Stephanie Moon
Friday / Saturday / Sunday
Yorkshire award winning star, Stephanie Moon is a professional Chef Consultant and creator of The Wild Cooks’ Blog. Stephanie is a recognised figure on the Yorkshire food scene and has many accolades to her name including Yorkshire Life Magazine ‘Chef of the Year’, Deliciously Yorkshire Champion, and a Bronze medal in the National 2010 British Culinary Federation ‘Chef of the Year’ competition. As well as being a regular demonstrator at food shows, Stephanie has made appearances on both radio and television including Channel 5 ‘Street Market Chefs 2010’ and represented the North East on BBC2’s ‘Great British Menu 2011, 2012 and 2013.”

Clover Hutson
One of the country’s top cookery masterclass chefs and presenter. Delivering culinary demonstrations nationwide, she brings her flair with food and recipe expertise to budding chefs time and again. Experience her unique and entertaining demonstrations and your cooking genius will be well and truly inspired. Also a food stylist she works on many large TV adverts, branding, cookery books and is the food stylist to the food porn awards. Specialising in accessible, easy and healthy “try at home” recipes that she designs around the whole family being involved and enjoying. As a mum of two, she believes passionately in home cooked family eating and get-togethers. some of the best times can be spent round the table. She is also the owner of Thomas Kitten Cookery, the hugely popular children’s cookery classes and party company based in Harrogate. Inspiring little budding chefs!

Fiona Sciolti
With hundreds of demos under her belt, Fiona has a relaxed and informal style, exuding warmth and a passion for delicious food inspired by her Anglo-Italian heritage. Her demos are always lively and informative and she welcomes audience participation with wit and charm. Although focusing on confectionery, bakes and desserts, she is versatile with all types of food. She has demonstrated at festivals nationwide and has also featured on Channel 4’s Secret Supper Club, ITV’s Alan Titchmarsh Show and was the face of a national TV campaign for the Potato Council. Fiona specializes in demonstrating easy to prepare, thrifty recipes, using natural ingredients. Fiona is always passing on handy hints and tips for the home cook and judging by the feedback she receives, frequently inspires her audience to go home and have a go themselves.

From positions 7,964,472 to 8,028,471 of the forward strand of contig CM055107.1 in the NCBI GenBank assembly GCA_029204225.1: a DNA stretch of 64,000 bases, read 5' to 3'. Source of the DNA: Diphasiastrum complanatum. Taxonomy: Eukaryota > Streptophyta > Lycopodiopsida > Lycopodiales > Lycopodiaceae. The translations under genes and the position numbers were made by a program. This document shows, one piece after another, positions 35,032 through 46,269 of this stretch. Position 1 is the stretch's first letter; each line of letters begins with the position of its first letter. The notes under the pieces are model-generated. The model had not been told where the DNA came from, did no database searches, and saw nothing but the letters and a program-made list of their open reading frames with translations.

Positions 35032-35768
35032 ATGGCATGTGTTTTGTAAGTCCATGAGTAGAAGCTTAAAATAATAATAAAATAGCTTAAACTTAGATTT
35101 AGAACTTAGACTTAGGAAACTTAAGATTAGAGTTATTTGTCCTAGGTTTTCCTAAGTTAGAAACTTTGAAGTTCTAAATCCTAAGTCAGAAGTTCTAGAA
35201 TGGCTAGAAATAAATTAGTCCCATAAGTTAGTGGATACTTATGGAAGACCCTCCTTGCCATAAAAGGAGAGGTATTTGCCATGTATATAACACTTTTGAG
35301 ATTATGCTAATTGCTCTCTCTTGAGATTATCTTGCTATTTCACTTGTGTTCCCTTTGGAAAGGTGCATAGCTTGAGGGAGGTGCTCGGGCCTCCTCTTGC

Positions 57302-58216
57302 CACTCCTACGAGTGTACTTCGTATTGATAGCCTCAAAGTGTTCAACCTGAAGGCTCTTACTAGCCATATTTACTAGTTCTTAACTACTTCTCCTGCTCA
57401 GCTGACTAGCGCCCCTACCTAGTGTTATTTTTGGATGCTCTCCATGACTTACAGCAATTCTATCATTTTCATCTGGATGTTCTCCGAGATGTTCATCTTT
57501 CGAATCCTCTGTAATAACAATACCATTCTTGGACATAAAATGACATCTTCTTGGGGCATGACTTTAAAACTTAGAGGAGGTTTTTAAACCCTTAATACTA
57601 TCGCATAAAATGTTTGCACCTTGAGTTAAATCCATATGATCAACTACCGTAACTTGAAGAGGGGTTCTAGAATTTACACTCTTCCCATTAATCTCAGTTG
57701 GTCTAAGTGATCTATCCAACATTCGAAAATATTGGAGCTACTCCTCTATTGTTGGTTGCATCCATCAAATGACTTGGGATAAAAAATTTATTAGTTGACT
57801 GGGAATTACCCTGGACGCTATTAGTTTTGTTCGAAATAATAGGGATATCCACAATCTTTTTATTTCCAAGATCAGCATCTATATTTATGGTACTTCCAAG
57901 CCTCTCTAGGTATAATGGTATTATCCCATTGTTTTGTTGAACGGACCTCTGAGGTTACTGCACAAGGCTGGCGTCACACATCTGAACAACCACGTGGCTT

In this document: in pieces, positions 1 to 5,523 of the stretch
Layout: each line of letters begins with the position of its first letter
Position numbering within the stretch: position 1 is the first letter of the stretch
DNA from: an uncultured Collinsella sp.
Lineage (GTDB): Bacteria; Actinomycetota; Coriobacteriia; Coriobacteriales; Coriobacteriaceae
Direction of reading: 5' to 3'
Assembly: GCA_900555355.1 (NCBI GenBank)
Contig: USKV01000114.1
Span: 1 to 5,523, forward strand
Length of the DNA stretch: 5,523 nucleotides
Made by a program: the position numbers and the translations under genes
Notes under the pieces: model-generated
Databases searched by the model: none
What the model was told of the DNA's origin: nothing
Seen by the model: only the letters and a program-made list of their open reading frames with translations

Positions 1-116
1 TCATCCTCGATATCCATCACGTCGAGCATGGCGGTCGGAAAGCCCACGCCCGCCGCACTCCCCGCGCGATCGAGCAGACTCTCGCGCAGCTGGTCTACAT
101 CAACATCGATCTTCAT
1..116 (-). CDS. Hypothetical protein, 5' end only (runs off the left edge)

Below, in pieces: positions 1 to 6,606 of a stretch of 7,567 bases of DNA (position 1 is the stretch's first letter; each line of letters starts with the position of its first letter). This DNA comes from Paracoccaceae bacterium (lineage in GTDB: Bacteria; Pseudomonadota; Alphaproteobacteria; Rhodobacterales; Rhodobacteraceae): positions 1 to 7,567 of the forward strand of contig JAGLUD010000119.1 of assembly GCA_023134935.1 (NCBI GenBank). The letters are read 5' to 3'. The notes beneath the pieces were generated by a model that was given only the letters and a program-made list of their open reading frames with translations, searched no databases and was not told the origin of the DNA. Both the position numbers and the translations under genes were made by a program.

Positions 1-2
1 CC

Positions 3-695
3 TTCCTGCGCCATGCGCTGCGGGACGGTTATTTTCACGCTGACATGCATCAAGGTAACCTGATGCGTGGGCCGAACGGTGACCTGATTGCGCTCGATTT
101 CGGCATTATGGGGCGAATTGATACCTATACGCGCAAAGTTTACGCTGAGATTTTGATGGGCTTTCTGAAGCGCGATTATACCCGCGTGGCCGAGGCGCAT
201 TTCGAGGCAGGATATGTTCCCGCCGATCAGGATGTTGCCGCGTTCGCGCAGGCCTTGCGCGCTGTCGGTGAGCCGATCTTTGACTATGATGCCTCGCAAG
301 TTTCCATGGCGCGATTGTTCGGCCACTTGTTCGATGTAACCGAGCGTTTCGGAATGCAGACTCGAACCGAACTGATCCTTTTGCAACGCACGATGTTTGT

Mark Lloyd
Foraging Walks
Cook, wild food expert, stockman, hunter, fisherman, author, presenter…… renowned for his British wild food knowledge and true farm to fork ethos, he honed his skills in top establishments both in the UK and Europe. Mark has a passion for shooting, fishing and foraging, also rearing his own livestock and an amazing understanding of kitchen gardens and animal husbandry. His talents don’t end there, writing features on wild food for some of the top food publications, including BBC Good Food Magazine, Harrods, Elle and Countryside Alliance. Appearing on TV shows such as River Cottage during his tenure as Head Chef, but also on Great British Waste Menu, Market Kitchen, Hairy Bikers and live slots on BBC Breakfast as a food expert. Mark also runs a training consultancy, wild food and foraging classes, teaches bespoke cookery classes and runs dining events.